Millions of people take statins to lower high cholesterol levels, but statins can cause muscle pain and weakness, particularly in exercisers. A recent study shows that this happens because statins block the energy sources for muscles (Journal of American College of Cardiology, January 2013; 61(1):44).

STATINS AFFECT EXERCISING MUSCLES: Muscle pain with statins is rare in people who do not exercise. It affects five percent of exercisers and is very common in statin users who are competitive athletes or who exercise intensely (American Journal of Lifestyle Medicine, July 2009).

Hard exercise damages muscles, causing soreness on the next day. Exercising intensely when muscles are sore can cause muscle injuries, so knowledgeable exercisers work out intensely enough to cause muscle soreness and then on the next day or days, exercise at a reduced intensity until the soreness goes away. Statin drugs delay recovery so it may take several days before the person can exercise intensely again.

COENZYME Q-10: Statins lower blood levels of cholesterol by preventing the liver from making cholesterol. They also lower blood levels of coenzyme Q10. Because statins lower both cholesterol and coenzyme Q10 (ubiquinone), some people think that taking coenzyme Q10 can treat the muscle pain associated with taking statins. I found three studies that show that Coenzyme Q-10 is not very effective in controlling muscle pain caused by statins:
• 18 patients had a 40 percent reduction in pain (Am J Cardiol, 2007;99:1409-1412),
• 44 patients had no benefit (Am J Cardiol, 2007;100:1400-1403), and
• 49 patients had no benefit (Atherosclerosis, 2007;195:e182-e189) Since coenzyme Q10 appears to be fairly safe, you can try it and see if it helps.

LACK OF VITAMIN D WEAKENS AND INJURES MUSCLES: All people who suffer muscle pains or weakness should get a blood test called hydroxy vitamin D. Vitamin D acts directly on specific receptors in muscles to make them stronger and prevent injury (Scandinavian Journal of Medicine & Science in Sports, April 2010).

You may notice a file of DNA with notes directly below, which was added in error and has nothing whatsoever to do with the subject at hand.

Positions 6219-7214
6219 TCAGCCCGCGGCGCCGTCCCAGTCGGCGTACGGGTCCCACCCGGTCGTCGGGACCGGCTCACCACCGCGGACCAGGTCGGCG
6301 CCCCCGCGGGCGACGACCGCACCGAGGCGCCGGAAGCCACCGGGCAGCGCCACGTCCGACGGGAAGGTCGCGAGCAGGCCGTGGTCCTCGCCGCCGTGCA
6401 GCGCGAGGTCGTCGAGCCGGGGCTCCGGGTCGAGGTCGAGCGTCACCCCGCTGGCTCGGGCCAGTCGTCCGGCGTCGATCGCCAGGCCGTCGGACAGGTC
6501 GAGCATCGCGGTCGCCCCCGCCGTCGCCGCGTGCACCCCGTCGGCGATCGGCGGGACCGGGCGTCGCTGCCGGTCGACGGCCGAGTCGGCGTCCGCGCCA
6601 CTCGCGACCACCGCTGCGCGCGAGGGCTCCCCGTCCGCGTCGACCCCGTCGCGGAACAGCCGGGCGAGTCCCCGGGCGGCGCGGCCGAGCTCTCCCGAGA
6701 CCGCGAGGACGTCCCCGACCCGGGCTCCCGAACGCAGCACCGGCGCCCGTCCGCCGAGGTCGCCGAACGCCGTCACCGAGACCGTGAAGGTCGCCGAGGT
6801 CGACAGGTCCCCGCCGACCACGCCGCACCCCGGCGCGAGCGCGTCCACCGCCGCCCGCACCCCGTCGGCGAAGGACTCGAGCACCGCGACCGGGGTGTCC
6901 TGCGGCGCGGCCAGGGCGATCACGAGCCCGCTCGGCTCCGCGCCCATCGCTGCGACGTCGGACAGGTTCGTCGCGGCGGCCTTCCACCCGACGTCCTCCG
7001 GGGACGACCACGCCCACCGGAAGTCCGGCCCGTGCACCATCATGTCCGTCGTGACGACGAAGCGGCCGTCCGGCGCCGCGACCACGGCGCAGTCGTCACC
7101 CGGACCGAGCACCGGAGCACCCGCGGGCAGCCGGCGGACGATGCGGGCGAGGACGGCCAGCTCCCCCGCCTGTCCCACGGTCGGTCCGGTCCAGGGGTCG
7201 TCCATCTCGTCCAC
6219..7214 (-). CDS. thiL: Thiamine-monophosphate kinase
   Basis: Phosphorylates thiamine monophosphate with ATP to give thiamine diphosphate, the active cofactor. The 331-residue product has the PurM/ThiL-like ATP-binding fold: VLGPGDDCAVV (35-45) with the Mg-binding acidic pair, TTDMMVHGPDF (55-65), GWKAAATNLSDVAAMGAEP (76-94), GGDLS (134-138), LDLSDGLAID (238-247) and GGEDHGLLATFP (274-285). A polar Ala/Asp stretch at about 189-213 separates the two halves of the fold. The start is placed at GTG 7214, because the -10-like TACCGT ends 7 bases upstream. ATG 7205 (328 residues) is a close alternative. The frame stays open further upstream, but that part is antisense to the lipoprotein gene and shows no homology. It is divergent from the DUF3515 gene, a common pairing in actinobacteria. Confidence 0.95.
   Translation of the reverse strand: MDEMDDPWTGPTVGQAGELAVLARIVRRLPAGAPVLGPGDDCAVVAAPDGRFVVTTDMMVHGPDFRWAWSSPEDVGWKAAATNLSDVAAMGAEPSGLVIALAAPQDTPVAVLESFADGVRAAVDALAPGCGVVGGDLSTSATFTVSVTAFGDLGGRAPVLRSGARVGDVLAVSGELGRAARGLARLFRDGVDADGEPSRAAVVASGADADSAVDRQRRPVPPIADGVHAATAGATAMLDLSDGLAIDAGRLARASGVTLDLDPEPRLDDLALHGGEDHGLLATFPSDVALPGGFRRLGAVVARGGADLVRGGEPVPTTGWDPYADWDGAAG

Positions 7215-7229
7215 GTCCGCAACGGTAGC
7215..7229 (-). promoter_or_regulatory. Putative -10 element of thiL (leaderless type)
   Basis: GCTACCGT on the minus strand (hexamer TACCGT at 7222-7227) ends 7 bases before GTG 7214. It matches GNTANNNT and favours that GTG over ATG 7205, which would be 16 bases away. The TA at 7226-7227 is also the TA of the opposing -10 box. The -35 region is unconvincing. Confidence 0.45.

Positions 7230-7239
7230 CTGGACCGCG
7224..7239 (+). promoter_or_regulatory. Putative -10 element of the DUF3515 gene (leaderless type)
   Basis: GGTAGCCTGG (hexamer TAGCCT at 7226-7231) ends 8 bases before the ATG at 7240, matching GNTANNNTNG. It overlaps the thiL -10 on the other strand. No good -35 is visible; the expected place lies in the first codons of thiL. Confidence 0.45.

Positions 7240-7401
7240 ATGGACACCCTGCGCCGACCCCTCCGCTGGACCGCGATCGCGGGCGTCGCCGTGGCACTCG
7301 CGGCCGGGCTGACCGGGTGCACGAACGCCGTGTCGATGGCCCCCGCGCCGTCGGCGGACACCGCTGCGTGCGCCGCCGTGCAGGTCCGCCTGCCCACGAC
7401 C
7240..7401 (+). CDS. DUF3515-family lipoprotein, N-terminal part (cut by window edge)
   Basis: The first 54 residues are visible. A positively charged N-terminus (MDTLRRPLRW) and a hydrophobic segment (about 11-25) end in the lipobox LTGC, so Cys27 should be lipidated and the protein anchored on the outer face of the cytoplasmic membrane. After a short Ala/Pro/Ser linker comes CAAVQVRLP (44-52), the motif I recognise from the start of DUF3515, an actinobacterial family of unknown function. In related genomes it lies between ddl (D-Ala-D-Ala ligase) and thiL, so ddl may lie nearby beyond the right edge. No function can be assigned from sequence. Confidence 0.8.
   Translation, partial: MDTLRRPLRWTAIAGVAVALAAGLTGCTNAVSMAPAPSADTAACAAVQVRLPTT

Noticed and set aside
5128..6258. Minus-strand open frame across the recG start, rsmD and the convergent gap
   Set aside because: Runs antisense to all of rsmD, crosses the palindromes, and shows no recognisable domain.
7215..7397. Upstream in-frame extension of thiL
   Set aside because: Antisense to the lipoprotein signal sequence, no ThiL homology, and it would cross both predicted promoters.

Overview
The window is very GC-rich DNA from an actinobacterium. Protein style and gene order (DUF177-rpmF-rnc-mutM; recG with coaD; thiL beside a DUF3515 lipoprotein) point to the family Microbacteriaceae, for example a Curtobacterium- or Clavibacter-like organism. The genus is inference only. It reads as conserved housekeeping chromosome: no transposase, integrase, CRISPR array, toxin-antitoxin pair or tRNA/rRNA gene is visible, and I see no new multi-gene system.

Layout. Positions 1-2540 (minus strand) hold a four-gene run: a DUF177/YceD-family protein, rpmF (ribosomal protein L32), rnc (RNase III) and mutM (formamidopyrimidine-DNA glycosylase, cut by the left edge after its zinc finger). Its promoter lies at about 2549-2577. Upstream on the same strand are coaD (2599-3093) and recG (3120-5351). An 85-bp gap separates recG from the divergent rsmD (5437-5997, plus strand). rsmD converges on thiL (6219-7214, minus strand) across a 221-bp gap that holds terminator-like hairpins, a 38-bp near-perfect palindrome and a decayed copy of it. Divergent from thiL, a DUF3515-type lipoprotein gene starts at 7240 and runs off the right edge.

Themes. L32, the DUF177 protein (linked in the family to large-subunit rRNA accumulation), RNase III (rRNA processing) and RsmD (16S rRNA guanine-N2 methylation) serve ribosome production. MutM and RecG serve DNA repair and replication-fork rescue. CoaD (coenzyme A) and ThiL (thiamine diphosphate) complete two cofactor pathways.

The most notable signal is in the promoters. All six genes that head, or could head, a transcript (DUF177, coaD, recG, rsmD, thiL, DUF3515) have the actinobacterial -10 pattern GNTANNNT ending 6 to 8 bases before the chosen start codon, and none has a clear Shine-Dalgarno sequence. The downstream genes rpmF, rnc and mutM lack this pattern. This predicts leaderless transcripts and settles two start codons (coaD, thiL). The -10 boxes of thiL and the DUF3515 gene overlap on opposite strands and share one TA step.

If you suffer muscle weakness, pain or injuries:
• Check your vitamin D3 level. That is the only available dependable test. If it is below 75 nmol/L (30 ng/ml), you are deficient.
• You can try taking vitamin D3 at a dose of 2000 IU/day for a month.

MYOGLOBIN CAN DAMAGE KIDNEYS: If you develop muscle pain while taking statin drugs, check with your doctor. On rare occasions, the damaged muscles raise blood levels of myoglobin that can damage the kidneys. The pain can go away by lowering the dose or stopping the drug, or switching to another drug.

COMMOM STATIN DRUGS: Zocor, Crestor, Pravachol, Mevacor

MY ADVICE: If you have high cholesterol, you can usually lower it without taking statins or any other drugs:
• Avoid sugared drinks and sugar-added foods, red meat and fried foods
• Eat large amounts of fruits and vegetables
• Lose excess weight
• Exercise daily
• Get blood level of vitamin D to normal


This week's medical history:
Mamo Wolde, Olympian

For a complete list of my medical history biographies go to Histories and Mysteries


Recipe of the Week:

Veggie Rice

You'll find lots of recipes and helpful tips in The Good Food Book
- it's FREE


January 13th, 2013
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About the Author: Gabe Mirkin, MD

Sports medicine doctor, fitness guru and long-time radio host Gabe Mirkin, M.D., brings you news and tips for your healthful lifestyle. A practicing physician for more than 50 years and a radio talk show host for 25 years, Dr. Mirkin is a graduate of Harvard University and Baylor University College of Medicine. He is board-certified in four specialties: Sports Medicine, Allergy and Immunology, Pediatrics and Pediatric Immunology. The Dr. Mirkin Show, his call-in show on fitness and health, was syndicated in more than 120 cities. Read More